• she got the participants’ ideas before giving her own;
  • she kept it simple and told stories to support her arguments;
  • her speaking pace was natural and she used hand gestures and eye contact;
  • her volume was appropriate to the size of the room.

I noticed these things because she was talking about teaching them to students and also because they contrasted sharply with some other presentations I’d seen.

I learned that speech has a physical message, a visual message, and a story message. I could pick and choose and adapt to the ages and levels of my own students. One thing I thought was a bit of a shame is that all the “example” speeches on the resource cd were perfect, native-speaker examples. However, Jackie also suggested TED, YouTube (a place for bad examples!), and the website Presentation Expressions as additional input.

What I took away from the presentation is a keen desire to teaching speech and presentation skills in my class – especially since it ties into what Tim said in the beginning about teaching something meaningful. 

Memorable quote: “If you teach them the skills, even shy students can do it.”


As always, the most difficult part of a conference is deciding which presentations to attend, knowing I have to miss other great ones. I’m happy with my choices, but of course wish I could have seen everything. I am very glad I attended this mini-conference and kudos to all the speakers (many first-time presenters) for their courage and willingness to share their thoughts and ideas on a variety of topics.



*I approached my boss with this question a few weeks ago and she answered, “You never know where life will take you and English keeps a lot of doors open.”

what does a test measure?

A few months ago I saw a notice for a Korean class offered by Daegu’s YMCA. Attached was an email address to send off for an application and level test. I had a few free months in front of me and thought I might try to learn Korean again, so I sent off for the test.

I completed the test and sent it in. Until this point, all correspondence had been conducted in English. The following day this email arrived:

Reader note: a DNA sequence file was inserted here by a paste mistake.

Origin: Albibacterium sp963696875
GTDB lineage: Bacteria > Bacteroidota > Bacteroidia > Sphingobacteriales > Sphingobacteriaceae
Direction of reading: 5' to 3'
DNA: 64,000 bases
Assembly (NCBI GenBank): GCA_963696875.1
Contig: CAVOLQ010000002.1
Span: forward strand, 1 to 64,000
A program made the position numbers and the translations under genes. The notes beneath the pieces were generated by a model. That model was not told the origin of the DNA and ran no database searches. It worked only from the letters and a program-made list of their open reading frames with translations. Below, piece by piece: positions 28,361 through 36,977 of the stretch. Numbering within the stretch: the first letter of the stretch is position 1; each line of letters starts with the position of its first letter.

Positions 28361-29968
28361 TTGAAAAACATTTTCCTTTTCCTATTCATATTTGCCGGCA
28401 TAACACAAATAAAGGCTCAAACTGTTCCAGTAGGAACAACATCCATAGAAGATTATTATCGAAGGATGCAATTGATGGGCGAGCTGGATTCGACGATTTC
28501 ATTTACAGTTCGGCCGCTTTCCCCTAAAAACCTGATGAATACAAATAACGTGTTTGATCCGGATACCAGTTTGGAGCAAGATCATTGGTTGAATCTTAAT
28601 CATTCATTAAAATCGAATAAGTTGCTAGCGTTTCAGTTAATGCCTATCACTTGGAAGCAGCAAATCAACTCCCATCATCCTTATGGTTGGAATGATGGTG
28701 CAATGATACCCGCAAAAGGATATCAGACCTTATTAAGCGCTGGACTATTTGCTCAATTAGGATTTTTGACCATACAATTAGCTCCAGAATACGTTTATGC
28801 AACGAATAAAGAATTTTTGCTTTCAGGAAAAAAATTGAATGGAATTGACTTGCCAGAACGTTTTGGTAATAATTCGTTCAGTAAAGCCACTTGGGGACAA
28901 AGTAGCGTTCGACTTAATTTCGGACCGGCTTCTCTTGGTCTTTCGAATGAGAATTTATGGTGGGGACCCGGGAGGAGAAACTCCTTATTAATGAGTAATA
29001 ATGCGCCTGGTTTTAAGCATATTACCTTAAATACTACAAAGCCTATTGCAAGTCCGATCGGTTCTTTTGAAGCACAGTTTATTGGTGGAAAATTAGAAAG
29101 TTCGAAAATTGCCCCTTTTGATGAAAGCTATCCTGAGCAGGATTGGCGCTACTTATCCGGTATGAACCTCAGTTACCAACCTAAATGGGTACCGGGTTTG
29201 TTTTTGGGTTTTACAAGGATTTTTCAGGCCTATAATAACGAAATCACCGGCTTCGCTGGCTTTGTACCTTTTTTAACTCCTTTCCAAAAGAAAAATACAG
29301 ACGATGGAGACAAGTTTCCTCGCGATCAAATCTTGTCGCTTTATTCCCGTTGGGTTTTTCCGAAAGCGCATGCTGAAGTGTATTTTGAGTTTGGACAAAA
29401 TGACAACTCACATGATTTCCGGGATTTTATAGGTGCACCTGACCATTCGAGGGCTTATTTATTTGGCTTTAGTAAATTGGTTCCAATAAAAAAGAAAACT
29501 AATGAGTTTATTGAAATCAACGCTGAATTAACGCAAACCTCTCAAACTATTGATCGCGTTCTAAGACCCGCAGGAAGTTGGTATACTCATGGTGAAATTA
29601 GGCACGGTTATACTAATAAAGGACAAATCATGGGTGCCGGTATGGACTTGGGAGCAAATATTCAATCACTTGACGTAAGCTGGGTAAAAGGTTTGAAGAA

Hello , Anne

Thanks for the mail.

한국어를 잘 하네요. 지금 아침 화요일 , 금요일 인텐시브 반에는 높은 레벨 반이 없어요.

하지만 지금 높은 레벨 수준의 학생이 없어요.

개인 수업은 어때요 ? 개인 수업으로 토픽이나 말하기 수업을 할 수 있어요.


감사합니다 ^^

Followed soon after by this one: 

아 그리고 한국어 테스트는 모두 맞았어요!

 말하기 테스트가 필요해요.

 혹시 이번주 토요일에 와서 말하기 테스트를 할 수 있어요?


To summarize: You’re good at Korean, and we don’t have a class for your level. Would you consider private lessons? You can take speaking or TOPIK as private lessons. You answered every question correctly on the level test. You need a speaking test. Could you come in on Saturday morning? Let us know.

The experience made me think a lot about book tests. The YMCA’s level test was based on the Sogang Intermediate book. I recognized the characters, situations, and questions. I’d “done” the book before and so I had no problem answering the questions. The problem was that I couldn’t answer the e-mail. I knew every page of Sogang’s Intermediate Korean book and could not string together a response in real life if it didn’t use structures from the book.

I’ve made my share of tests, taking sentence structures and vocabulary from the books my students have been using without any thought to how they’d use language in real life.

Now I wonder….

Is it fair to test students on material that goes beyond the scope of the book? 
…When the test results affect their grades?
…When the test results affect them emotionally?
…When they are learning English just to pass tests?

Is it fair not to? 
…When they may need to use real English in real communication in real life?
…When they need the confidence to answer an email or respond to a request?
…When they the book does not supply the randomness and unpredictability of a conversation?

What do you think?

the wrong way around

I quit the best job in Korea.

The University Job is the dream of every hagwon (private academy) teacher. University teachers teach 14 hours a week; hagwon teachers do 30. University teachers have a minimum of 2 months of paid vacation a year; hagwon teachers get 10 days – if their directors allow them to take it – and sometimes have to find (and pay) their own replacements. University students behave because they are adults and because their grades depend on it; hagwon teachers behave because they work for for-profit organizations and their jobs depend on the parents’ and students’ happiness. Hagwon students don’t behave.